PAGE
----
Wednesday, June 6, 2012

What Does a Picture Say to You?

Ellie Weems photograph collection, ca. 1951

When I attended an open house for the Auburn Avenue Research Library’s archives I knew I wanted to become a volunteer. As an aspiring archivist, I was very interested in learning about the profession. I was placed on the Ellie Weems photograph collection in which I had expressed interest. Weems was a local Atlanta photographer who later moved to Jacksonville, Florida where the majority of his large collection was created. Over the years, however, the collection became jumbled and needed organization. So far my job has been simple: taking the photos and placing them into envelopes to help preserve and organize them.

Rehousing the photographs offers a unique look into the past. The images provide a window into people’s homes, into their schools, and into their happiest and saddest moments. I have seen hundreds of photographs of simple portraits, church functions, school events, weddings, and even funerals. All of the pictures have a story to tell about the lives and realities of black Americans. Most of the photos are self-explanatory but every so often my work is livened up by photos I cannot explain.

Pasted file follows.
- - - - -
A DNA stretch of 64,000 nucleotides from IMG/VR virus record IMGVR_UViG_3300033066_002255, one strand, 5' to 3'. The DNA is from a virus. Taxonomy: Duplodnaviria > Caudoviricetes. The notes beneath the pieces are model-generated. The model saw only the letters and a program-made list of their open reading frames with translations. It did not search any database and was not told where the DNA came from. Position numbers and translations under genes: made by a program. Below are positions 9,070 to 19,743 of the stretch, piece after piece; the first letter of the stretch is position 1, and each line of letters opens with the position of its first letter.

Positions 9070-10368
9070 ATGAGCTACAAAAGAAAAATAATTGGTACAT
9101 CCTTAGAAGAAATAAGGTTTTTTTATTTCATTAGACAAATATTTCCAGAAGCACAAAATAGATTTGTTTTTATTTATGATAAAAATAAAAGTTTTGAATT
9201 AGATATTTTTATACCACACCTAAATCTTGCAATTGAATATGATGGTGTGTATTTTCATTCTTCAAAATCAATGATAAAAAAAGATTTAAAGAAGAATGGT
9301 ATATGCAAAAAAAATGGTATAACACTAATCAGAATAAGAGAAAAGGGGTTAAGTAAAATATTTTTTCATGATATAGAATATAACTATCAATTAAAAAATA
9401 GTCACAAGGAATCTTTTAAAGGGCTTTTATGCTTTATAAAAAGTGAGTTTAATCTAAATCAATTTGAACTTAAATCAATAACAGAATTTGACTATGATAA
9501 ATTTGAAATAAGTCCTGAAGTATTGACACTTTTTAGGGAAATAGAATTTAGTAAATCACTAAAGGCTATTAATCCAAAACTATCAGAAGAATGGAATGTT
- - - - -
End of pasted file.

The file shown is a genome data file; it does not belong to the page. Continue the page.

On my first day with the collection, I came across a picture from 1951 that has intrigued me ever since.  In it a group of school children are dressed in white t-shirts with Confederate battle flags while they are waving American flags. While such a picture would no doubt cause a visceral reaction today, I do not have such a context from this time period. I have speculated on what could possibly be going on in the picture. Could it be a form of self-racism or a form of protest? Was the Confederate battle flag not as controversial then as it is now? Or perhaps things were just different in Florida. As a historian, I am very curious to know what the photo depicts because it would add another dimension to black history.

So far, my time in the archives has been informative and interesting. If anyone happens to know what the context of the picture might be, feel free to share.

Posted by Jasmine Talley, AARL Volunteer

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